Peter McPherson, president of the Association of Public and Land-grant Universities, said the group shares “the Obama administration’s goal of improving transparency and accountability.”

Those traits must be used as determinants for distributing federal aid to universities, he said.

“In order to protect students and ensure their tuition dollars – as well as taxpayer funding – is well spent, institutions’ access to federal financial aid should be based on institutional performance,” McPherson said. “There should be consequences for the very bad performers and rewards for excellent ones.”

The proposed rating system indicates the government is exploring the option of tying federal funding to the performance of universities based on their rating, but nothing yet is set in stone.

“The Federal Government has a unique responsibility to both students and taxpayers to ensure wise and effective use of the $150 billion invested in the federal student aid program annually,” the department’s report said. “For that reason, as the ratings system is refined, the Administration will consider how to use these newly available data to invest federal student aid where it will do the most good.”

bobgoodlatte.VADeptofTransportation.flickrRep. Bob Goodlatte, a Virginia Republican, questioned the efficacy and practicality of the rating system in a press release issued on Friday.

“My colleagues and I have said from the beginning that attempting to ‘rate’ a college education is nearly impossible nor an idea that will promote diversity and creativity,” Goodlatte said. “It is not the place of the federal government, through a ratings system, to attempt to measure the value of an individual’s education.”

Due to the ambiguities in the plan, Goodlatte said he plans to continue efforts to prevent the rating system from getting beyond the planning stages.

“The fact that this framework provides no actual formula or methodology for how the ratings will be derived is extremely concerning,” Goodlatte said. “[Friday’s] announcement leaves too many questions unanswered, and I will continue to work to halt this misguided plan.”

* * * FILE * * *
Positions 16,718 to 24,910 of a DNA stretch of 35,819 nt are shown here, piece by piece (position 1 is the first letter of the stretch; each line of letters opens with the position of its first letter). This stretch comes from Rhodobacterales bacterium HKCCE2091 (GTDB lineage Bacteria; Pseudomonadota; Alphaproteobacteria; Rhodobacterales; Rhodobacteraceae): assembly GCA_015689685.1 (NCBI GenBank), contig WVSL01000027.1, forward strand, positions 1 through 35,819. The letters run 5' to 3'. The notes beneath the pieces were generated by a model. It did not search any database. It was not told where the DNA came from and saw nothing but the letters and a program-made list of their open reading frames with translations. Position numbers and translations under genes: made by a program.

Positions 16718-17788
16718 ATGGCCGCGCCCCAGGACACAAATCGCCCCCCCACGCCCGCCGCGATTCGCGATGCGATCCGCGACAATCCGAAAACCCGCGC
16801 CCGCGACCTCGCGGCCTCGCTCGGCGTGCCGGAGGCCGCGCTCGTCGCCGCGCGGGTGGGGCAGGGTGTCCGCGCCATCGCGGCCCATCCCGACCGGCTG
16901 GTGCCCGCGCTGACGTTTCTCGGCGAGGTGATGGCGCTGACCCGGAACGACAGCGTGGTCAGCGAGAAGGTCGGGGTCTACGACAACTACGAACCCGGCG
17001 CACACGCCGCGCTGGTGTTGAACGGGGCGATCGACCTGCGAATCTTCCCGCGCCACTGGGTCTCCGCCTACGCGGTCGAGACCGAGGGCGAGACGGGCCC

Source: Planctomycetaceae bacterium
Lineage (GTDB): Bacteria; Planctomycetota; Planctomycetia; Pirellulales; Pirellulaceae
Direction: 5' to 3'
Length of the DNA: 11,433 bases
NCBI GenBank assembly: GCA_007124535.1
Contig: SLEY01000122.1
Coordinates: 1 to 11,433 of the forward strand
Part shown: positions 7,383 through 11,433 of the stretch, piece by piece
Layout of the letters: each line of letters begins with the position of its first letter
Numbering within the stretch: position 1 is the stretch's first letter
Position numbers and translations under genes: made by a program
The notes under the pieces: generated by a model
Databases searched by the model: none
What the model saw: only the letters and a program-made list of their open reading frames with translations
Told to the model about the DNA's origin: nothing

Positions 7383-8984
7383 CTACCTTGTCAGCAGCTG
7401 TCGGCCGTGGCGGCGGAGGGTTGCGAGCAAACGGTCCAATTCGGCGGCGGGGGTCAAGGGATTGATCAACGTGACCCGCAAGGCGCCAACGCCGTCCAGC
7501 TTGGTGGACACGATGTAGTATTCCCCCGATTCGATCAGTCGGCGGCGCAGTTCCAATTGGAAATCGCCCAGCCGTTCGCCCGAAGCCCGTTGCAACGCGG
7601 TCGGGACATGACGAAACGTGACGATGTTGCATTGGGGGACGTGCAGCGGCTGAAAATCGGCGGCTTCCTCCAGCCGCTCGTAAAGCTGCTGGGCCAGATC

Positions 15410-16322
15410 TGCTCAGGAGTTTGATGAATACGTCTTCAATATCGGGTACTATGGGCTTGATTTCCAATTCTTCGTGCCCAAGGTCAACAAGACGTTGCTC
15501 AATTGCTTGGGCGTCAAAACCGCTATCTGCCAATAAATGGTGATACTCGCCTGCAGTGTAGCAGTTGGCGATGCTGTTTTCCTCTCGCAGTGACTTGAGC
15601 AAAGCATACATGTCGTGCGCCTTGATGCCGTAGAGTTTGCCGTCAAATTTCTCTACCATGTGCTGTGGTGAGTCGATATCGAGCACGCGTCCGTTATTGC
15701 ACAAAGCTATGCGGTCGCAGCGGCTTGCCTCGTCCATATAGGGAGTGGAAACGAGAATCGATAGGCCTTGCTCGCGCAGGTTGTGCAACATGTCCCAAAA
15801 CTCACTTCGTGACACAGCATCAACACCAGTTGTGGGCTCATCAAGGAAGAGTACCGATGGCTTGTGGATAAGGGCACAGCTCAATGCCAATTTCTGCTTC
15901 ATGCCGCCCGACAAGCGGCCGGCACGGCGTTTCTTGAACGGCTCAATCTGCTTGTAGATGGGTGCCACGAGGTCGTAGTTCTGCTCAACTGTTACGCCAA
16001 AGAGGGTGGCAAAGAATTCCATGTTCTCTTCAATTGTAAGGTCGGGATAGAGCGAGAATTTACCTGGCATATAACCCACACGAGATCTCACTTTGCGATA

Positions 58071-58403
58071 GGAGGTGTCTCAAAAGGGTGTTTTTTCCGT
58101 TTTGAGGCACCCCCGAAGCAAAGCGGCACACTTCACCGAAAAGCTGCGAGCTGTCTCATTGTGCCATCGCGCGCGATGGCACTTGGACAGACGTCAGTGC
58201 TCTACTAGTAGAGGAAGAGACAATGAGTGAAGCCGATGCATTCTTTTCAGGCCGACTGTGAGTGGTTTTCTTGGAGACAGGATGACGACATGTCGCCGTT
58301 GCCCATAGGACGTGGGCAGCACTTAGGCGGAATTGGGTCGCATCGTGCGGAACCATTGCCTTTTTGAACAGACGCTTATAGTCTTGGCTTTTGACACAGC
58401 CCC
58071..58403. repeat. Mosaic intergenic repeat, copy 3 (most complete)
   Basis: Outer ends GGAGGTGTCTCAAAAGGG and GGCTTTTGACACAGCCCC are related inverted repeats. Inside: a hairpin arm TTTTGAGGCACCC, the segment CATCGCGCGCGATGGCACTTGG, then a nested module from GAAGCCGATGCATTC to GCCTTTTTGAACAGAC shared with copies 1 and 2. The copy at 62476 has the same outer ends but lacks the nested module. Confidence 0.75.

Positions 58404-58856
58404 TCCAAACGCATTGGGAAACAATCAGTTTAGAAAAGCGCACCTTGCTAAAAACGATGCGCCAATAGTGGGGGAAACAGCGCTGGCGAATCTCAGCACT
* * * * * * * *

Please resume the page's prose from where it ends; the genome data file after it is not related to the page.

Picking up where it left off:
Republican Sen. Lamar Alexander of Tennessee has opposed the idea of a federally organized rating system since the idea arose.

I think ratings are fine, but the U.S. Congress and Department of Education don’t have any business trying to develop a rating system for 6,000 higher education institutions in the country,” Alexander said last month in an interview with NPR. “All we’ll get is a lot of controversy, a lot of regulations and a lot of confusion.”

The department intends to continue developing the rating system and will accept input from the public and interested organizations through email and online through Feb. 17.

“We’re working with everyone – students, parents, states, the higher education community, researchers and experts – to make sure we do this well,” Under Secretary Ted Mitchell said in the department’s release.

College Fix reporter Julianne Stanford is a student at the University of Arizona.

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IMAGES: Virginia Department of Transportation, American Council on Education

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About the Author
Julianne Stanford -- University of Arizona